Sitting in Briscoe's comfortable, book-lined living room in the north London house she shares with the novelist Charlotte Mendelson and their two children, we are a world away from the elemental landscape and raw emotion surging through You. Yet Briscoe's surroundings, the comparatively "wild countryside" of Hampstead Heath, got her "thinking about the house in Devon again". The result is in stark contrast to the stifling urbanity of Sleep With Me, which is set almost exclusively in Bloomsbury – although there is a similar sense of encroaching outsiders. Elisabeth is a sphinx of a woman who holds Dora in a lifelong thrall, while James's encounters with the adult Cecelia threaten to undermine her present-day stability.
The creator of these entanglements ("It's like playing God," she says) is engaging, thoughtful and lively. When asked about living with a fellow writer (would it not, for example, be easier to be with a chemical engineer?), Briscoe laughs somewhat warily. "Much easier, but much less interesting ...." The two have separate studies and dovetailing careers – Mendelson is also a part-time publisher; Briscoe a literary critic. They are each other's first readers, but only when work has reached a certain point, and perhaps fortuitously, they have never yet had a book out in the same year.
Briscoe wanted to be a writer from the age of 15. Like Cecelia in You, she devoured literature and wrote full-length children's novels as a teenager – which, to her then devastation, were rejected by publishers. The many children's book first editions in her house today are evidence of an enduring interest. Briscoe describes her younger self as "hid-eously, painfully, shy and aching with self-loathing and lack of confidence generally. But I had this certainty that I would be a writer – rather than confidence that I could actually write."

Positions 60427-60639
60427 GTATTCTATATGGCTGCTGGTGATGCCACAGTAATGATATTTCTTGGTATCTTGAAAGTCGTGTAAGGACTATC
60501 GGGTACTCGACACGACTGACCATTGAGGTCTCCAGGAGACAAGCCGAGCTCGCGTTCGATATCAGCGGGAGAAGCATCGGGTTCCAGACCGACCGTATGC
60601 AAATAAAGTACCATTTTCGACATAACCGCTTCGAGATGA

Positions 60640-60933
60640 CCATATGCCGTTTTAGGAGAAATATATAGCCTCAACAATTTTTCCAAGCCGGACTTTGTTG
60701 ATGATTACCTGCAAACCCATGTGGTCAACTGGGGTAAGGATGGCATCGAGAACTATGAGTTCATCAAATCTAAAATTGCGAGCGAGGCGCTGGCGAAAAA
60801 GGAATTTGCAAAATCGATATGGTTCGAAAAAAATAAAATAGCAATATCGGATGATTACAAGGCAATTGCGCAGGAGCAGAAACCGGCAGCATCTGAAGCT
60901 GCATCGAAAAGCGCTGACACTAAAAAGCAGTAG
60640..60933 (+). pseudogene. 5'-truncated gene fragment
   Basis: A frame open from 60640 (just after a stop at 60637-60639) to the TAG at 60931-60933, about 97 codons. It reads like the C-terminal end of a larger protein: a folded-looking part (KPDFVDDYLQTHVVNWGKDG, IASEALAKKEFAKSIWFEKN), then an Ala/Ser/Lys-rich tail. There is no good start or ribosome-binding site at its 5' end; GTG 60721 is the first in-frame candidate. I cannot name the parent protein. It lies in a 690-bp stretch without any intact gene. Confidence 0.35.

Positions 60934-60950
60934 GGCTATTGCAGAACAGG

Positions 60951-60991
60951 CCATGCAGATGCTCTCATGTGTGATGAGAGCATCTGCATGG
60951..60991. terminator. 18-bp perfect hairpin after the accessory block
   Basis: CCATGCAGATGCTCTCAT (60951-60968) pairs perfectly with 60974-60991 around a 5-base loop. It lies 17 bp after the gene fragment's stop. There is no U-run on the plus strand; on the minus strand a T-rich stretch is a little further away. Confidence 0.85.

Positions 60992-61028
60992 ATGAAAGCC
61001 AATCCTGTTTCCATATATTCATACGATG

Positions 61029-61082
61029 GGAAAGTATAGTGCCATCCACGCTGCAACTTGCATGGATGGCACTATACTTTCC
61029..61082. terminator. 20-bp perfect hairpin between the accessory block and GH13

She read English at University College London, although "I'd worked so hard at school, I felt almost burnt out at university." Her preference is for "solitary, slow reading", which has its origin in those crucial early years, "the most intense reading experiences of my life". Briscoe candidly admits that she finds the process of novel-writing excruciatingly hard (her first book was 10 years in the making). Yet there is a slow burning, tantalising feel to her work which pays off. Re-reading is significant – she cites Patrick McGrath and Hardy as favourites.
There is certainly a Hardyesque element to You. Briscoe has a wonderful ability to realise landscape and nature. The book teems with wildlife, and emotions headily attuned with the seasons. Imbuing everything is Cecelia's lost baby ... "the child had stayed here all along, here where the wind blew and the ponies' manes made limp flags."
Briscoe is returning to a London setting for her next book, which, she says wryly, will focus on mothers and sons rather than mothers and daughters. Doubtless it will retain You's imperative message, evocative of all her fiction: "What is it you plan to do/ With your one wild and precious life?"
You, By Joanna Briscoe (Bloomsbury, £11.99)
"She played the scene back, watched herself with him from above. She was a girl in a dress with hair falling night-dark over white skin; a girl embraced and kissed for long seconds by an adult man older and tall and heavy in a coat. She saw herself pressed beneath her teacher, her mouth being kissed, and elation soared through her, followed by disbelief."